Vegas Says You’ll Never Meet This One

Dorsal View of Bog Copper Butterfly, photographed by Jeff Zablow at Allenberg Bog in New York

Jeff sooo wanted to meet up with Bog Copper (Lycaena epixanthe) butterflies. Barbara Ann shared that there was a little known, almost never visited bog near her home, Allenberg Bog, in very western New York State. We agreed that Allenberg may have Bog Coppers, if we go during their very brief ‘flight.’

When to go? They only fly when their hostplant, cranberries, are going into flower.

The opportunity to finally meet this rare butterfly, found only in cranberry bogs in New York, New England, Michigan and Minnesota, was too sweet to pass up.

We followed a very overgrown trail, from where we parked on the side of the road, and after several wrong readings of almost non-existent trail markers, there was Allenberg Bog, replete with Pitcher Plants and Sundew Plants in bloom. The tiny bog cranberries were also in bloom, and there were the Bog Coppers, they something past the mid-point of their brief flight.

Here is a Bog Copper, perched on Cranberry leaf. She was adorable, and I had met, and shot Bog Coppers. Not need to mention how I almost sunk down toooo deep into that unfathomable bog’s depth.

You? Vegas passes on that Your chance of seeing one, at the rate you’re going is 726 to 1.

Jeff

 

Coppers In The Galilee (Really)

Lycaena Phlaeas butterfly, photographed by Jeff Zablow at Nahal Dishon National Park, Upper Galilee, Israel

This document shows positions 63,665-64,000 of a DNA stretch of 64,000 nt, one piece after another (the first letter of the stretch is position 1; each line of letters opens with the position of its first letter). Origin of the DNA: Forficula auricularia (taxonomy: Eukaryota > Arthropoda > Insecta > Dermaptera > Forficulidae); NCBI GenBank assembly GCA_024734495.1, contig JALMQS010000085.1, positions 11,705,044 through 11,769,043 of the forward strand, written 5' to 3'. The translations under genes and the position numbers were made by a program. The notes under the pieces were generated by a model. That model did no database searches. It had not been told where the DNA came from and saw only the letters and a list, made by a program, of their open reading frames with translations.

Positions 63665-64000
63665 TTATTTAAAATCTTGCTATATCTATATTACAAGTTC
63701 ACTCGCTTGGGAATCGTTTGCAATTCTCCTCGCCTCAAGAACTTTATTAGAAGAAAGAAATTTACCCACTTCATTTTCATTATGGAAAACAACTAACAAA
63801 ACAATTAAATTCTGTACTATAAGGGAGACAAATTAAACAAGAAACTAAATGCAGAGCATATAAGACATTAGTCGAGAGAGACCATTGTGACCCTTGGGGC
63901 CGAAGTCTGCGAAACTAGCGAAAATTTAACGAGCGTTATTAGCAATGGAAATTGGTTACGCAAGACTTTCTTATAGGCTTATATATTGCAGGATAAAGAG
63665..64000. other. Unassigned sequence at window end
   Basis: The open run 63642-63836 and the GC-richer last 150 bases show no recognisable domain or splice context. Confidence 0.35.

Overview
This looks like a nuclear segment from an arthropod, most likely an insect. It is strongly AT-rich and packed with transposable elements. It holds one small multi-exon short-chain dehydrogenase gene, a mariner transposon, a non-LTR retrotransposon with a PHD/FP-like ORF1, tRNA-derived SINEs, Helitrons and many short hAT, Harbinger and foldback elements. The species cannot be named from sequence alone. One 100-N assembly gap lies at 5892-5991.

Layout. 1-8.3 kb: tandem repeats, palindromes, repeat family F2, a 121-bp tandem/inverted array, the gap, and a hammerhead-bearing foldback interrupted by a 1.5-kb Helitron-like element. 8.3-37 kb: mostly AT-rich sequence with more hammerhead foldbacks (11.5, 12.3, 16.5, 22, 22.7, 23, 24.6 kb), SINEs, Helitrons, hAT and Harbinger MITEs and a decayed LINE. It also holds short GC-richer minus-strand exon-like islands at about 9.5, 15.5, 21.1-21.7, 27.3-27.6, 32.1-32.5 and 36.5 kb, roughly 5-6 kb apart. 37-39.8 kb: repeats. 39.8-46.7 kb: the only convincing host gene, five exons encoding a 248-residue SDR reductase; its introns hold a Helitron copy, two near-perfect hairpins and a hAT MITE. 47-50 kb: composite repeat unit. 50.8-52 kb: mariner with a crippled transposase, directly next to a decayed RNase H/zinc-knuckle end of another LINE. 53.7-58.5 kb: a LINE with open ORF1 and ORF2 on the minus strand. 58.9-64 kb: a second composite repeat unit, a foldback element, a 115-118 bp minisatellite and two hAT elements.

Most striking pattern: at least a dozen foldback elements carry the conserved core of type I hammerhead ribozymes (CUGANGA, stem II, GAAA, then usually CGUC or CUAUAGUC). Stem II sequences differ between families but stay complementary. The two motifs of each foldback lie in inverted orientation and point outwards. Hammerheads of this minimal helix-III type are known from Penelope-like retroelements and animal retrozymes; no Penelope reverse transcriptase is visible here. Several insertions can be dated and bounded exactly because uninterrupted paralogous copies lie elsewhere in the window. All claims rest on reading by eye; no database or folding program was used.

We have many wingedbeauty Followers who love to see posts of butterflies in the HolyLand (Israel). I am happy to share some, for photographing in the pristine, almost unspoiled wilds of the Upper Galilee, Golan and the Golan’s Mt. Hermon, is thrilling, truth be told. To think that They walked these same ancient trails, and stopped to examine/admire the same butterflies, is very sobering, very profound.

So it was here, an encounter with this male Lycaena phlaeas timeus, a copper, met in Nahal Dishon National Park in the very Upper Galilee. He’s very vivid in color and marking, and he sports those classy blue spots, seen on the outer margin of his hindwing.

Photographing butterflies in the Galilee and the Upper Golan, wild, you don’t see anyone for hours. You’ve never done that yet, have you?

Not showing off, just stating the facts, M’am.

Jeff

What Do You Want?

Copper Butterfly photographed by Jeff Zablow at Neve Ativ, Israel

A friend and butterfly photographer suggested today that I consider revamping my blog goals, and begin chronicling where and when you and I see butterflies, west of the Mississippi River. She pointed out that audiences change and people seek new formats and new sharing.

I chewed on that for some time after. The suggestion went on to ask me to think about becoming more involved with butterfly groups and their web sites. And more. Provocative stuff that. True enough that when we began wingedbeauty.com, we had fewer than 30 “Followers” and we now boast several hundred. I do sometimes recall some early followers, who no longer come and see what we share. Many of the newer followers do not seek to interact or pursue discussion with me, their visits are shorter and I’m not so sure I know what that means.

So, what do you want here? I can tell you that I responded to her at length, with some of my early and ongoing goals. I started photographing butterflies seriously, some 25 years ago. From that time forward, my primary goals were to score and share images of butterflies that were more pleasing to the eye than the photos in the best of the butterfly field guides. I am pleased that I have realized that goal, many times.

I wanted to bring photos of butterflies to people who might not otherwise ever see them, and I really really wanted my captures to look just like the butterflies do in real time, in the field. I spend hundreds of hours each year in wild habitat, and my eyes know what they looked like when I found them. That is the primary reason that I shoot film, Fuji Velvia slide film, ASAS 50 mostly. The color is so true.